My name is Dan and this is part of my story, my life as it stands now…
I am a caregiver to my in-laws. We got them to move in with us a couple of years ago. How many guys actively work to get their in-laws to move in, in order to become their main caregiver? Let me explain.
My sister has been bitten by the same bug, as long ago she decided she would take care of Mom whose Alzheimer’s is progressing more and more rapidly now. I take Mom one day a week both to help relieve my sister’s burden and to enjoy her while I can.
Much earlier in this life I worked as an orderly, both on a cancer ward as well as in long term care: both were moving and disturbing experiences. But a decade or so ago I found myself set free from career, family and possessions as my family blew up, my children grew up and I was free to go and do whatever I felt led to do. I found myself drawn to help my close friend and former Prof with the care of her chronically ill husband who also happened to be one of my best friends. For the next 2 years I devoted 2-7 days a week to his care: in fact he died peacefully in my care while his wife was in China. As it became clear he was going to leave on my watch, I more than once said aloud to myself and God, “I didn’t sign up for this.”
Now I have signed up for this. I am willingly supporting my in-laws as far as I’m able on the final leg of this journey of theirs. I am doing so as long as the best life they can lead is living with us. They are both 90 now, with varying levels of dementia, but so far functioning quite well. I do know where all this is heading though as my now-deceased friend was suffering from MSA (multiple system atrophy) a degenerative brain disease, and so I lived with some interesting takes on reality, a reality I just learned to share so that he had company and empathy.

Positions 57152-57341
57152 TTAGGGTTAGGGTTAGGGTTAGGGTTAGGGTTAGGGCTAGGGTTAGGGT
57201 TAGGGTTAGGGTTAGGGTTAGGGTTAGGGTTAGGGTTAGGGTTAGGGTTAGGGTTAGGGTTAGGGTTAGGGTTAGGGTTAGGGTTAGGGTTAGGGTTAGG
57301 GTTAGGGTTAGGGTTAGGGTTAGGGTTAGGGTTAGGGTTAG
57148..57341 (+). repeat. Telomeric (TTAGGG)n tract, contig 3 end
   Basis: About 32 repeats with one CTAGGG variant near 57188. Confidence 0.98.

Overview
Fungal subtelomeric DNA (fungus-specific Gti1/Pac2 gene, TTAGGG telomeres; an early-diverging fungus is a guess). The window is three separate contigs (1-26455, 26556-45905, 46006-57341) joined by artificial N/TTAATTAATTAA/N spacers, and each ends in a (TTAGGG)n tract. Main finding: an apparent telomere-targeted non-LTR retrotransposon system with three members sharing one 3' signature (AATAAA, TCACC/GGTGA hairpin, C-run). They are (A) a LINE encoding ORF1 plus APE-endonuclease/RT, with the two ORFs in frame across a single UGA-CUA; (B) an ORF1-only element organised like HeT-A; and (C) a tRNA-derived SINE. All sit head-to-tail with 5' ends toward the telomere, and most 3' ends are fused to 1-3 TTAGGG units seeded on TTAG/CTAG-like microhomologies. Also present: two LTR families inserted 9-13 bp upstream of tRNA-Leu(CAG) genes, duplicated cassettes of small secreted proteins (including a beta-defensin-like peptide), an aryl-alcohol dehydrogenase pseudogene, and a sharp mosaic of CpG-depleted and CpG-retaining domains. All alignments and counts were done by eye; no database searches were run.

As my business partner and best friend Claire Marson likes to say, “there’s no logic-ing dementia!” I can tell you it is both a joy and a trial to take care of those whose cognitive issues make everyday life more interesting and challenging.
So I’m starting this blog now to share my journey with others who might be care-givers, or family members of caregivers, particularly where there is dementia. These wonderful human beings, despite the losses of function and capacity are still very much present, and very human.
As Kay Branson says:
Yet, when one genuinely needs our help and we are able to give it, we feel enriched by serving. Over time, we become the anchor or the rock in someone else’s life. We balance the richness of our feelings with the challenges of caregiving. Where they are weak, we are strong. Where they are fearful, we face each day with courage. Where they try to make sense of their world, we provide comfort.